Winter Olympics

It’s winter Olympics time and boy do I love them. I could write about all my favorite winter Olympic sports one at a time, and maybe I will, but today it’s all about the mixed team snowboard cross event.

By the way, I think I’m a winter Olympics guy in general, versus summer Olympics. Sure, track and swimming events have been super exciting for the US the last few games, and it’s always great to watch beach volleyball, but I’m not sure how many other sports I really try and watch during the summer Olympics. The winter Olympics is a different thing though. I try to watch as much as I can. (I just thought about all the diving stuff - I love the diving events in the summer Olympics.) For the winter though, I’m all over curling, obviously. Coolest sport ever. But I watch a ton of the skiing and snowboarding events. Downhill, slalom, cross, aerial jumping, the big hill long jumping, and this new-ish cross event. Speed skating is my jam, both long and short track, and since I’m primarily a 90s child I’ve always loved bobsledding (thanks, Cool Runnings) and the other events like it (luge, skeleton, etc).

I think I’ve realized that I tend to like the excitement of timed sports. When athletes race against a clock it’s easy to understand, there’s no ambiguity, and there’s no room for judges’ interpretations. When you get sports like gymnastics and figure skating (although diving in the summer has judges) I feel like it’s hard to really KNOW who wins, or who is the best, because for non-expert viewers all the stuff they do is so amazing. Do I really care if a toe is slightly out of place, or a spin isn’t exactly perfect? Hell no, because it’s indistinguishable to me. So I judge based off emotion. What athlete do I like more? Is anyone from the US competing? And I get biased based on those things. But when you race a clock, there is no corruption. There is no human deciding “you get to be faster.” I mean there are instances of that (drug doping, penalty assessment, etc) for some sports, and competition in general, but I feel like it’s cleaner when you see 4 people lined up together and the winner is the person who crosses the finish line first.

Last night I watched the US win a gold medal in the mixed team snowboard cross event, new for 2022, and it was awesome. I saw all the qualifying races, so I got to build up excitement and anticipation the whole time. Race after race it was “don’t fall, go faster” and the person who did that the best advanced. The US had two teams initially, one would not go into the semis, but the team that ended up winning was comprised of the oldest American athlete Nick Baumgartner (40 years old) and Olympic regular Lindsey Jacobellis (36 years old). Lindsey found the spotlight a couple games ago when she was in spot to win gold in the first year of snowboard cross, with a big lead, and she pulled a simple trick on the last jump on the course and fell. Someone passed her and she got silver when she was far and away going to win gold, and there was a certain amount of heartbreak for her. People were upset that she did that - why “show off” when you can just win gold for your country? That’s a whole other rant for me, because she won silver at the Olympics and what do all her critics do that is so great? But I digress.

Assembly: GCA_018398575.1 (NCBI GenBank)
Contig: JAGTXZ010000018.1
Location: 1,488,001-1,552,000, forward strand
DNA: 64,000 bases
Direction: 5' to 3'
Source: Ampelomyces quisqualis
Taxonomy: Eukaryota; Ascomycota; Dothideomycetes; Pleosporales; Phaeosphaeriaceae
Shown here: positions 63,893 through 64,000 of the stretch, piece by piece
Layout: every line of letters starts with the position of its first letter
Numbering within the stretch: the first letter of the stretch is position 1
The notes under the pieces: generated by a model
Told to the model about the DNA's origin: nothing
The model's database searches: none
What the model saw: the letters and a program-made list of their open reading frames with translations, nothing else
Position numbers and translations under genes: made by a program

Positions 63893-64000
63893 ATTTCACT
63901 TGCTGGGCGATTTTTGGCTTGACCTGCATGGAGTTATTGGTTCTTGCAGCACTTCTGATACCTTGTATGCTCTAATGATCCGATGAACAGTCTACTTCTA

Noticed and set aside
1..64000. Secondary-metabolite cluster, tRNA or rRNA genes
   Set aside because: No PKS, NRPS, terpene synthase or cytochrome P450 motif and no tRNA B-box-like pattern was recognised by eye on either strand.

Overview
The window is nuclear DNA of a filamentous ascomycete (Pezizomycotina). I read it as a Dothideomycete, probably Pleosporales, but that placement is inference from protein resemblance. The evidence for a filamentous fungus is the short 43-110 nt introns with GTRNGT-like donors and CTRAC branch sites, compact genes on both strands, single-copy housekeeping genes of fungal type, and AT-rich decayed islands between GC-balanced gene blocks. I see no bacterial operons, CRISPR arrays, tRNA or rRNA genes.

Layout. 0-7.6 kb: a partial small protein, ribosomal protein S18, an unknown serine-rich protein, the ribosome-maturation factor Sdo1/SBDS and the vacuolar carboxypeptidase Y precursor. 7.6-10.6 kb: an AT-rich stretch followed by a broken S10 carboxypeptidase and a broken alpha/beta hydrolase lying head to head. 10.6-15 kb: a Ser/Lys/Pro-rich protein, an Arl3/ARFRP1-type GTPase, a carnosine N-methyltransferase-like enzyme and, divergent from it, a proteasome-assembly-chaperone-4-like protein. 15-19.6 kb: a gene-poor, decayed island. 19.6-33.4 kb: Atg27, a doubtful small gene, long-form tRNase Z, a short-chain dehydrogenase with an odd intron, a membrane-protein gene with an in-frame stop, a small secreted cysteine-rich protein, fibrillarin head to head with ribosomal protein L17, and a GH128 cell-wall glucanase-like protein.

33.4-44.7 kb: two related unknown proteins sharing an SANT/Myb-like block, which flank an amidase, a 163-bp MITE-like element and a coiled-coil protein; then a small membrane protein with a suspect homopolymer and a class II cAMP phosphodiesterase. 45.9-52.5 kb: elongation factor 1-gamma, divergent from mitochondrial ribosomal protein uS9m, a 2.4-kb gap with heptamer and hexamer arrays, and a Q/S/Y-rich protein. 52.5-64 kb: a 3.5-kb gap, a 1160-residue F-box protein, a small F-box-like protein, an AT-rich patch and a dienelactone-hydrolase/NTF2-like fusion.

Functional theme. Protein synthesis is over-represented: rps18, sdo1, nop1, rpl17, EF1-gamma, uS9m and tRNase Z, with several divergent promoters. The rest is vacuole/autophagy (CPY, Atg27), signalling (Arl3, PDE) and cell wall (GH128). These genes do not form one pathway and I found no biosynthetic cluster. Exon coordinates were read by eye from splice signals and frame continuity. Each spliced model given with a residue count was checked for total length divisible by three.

Lindsey won gold a couple days ago, so she was feeling great already and had a successful Olympic Games, but Baumgartner was still waiting for his first medal. He’d been in four Olympics if I recall correctly, and this was legitimately his last chance for a medal. He actually thought he was done and was ready to go home after not medaling in another event when he learned that he and Lindsey would be the top seeded US team in this event. So they competed, they won their heats, they qualified, and they won in the finals. Both Baumgartner and Jacobellis had to pass competitors in their final races and it was so exciting. I was standing up and trying not to yell in my house as I cheered them on at like 11pm while everyone else was asleep. I was SO happy for Baumgartner that he got his gold medal, and for Jacobellis, even though she had nothing to prove after her amazing Olympic record following (and including) that unfortunate silver 16 (I think?) years ago.

This whole story is REALLY all about how it feels to watch, or compete in, a clear-cut sport against an impartial judge. I was thinking about cornhole and how THAT would feel compared to some of these other Olympic sports. I mean, I’ve watched cornhole tournaments on TV before just as I’ve watched Olympic sports, so would it be any different? Would it be more like watching gymnastics or figure skating, where I have this feeling of an unknown quantity that can sway the results regardless of performance, or would it be more like a race, where the winner is clear and there is no questioning the champion?

The latter, I think, because while you play against your opponents in cornhole, and play against the board per se, you’re really just doing math. It’s VERY clear when a bag goes in the hole, and when it’s on the board, and when it’s not a scoring throw. Then you add and subtract and that’s it. The highest number counts and you repeat until a predetermined and unchanging number is reached. First one to reach it wins. Having clear scoring in cornhole, just like using a stopwatch in a race, keeps the results pure.

So obviously the next logical step in all this is to make cornhole an Olympic sport. And while we think of it primarily as a warm weather sport (and it would look great being played on the beach next to the volleyball courts) it could be fun to watch athletes play in the winter, too. Because why not have more cornhole?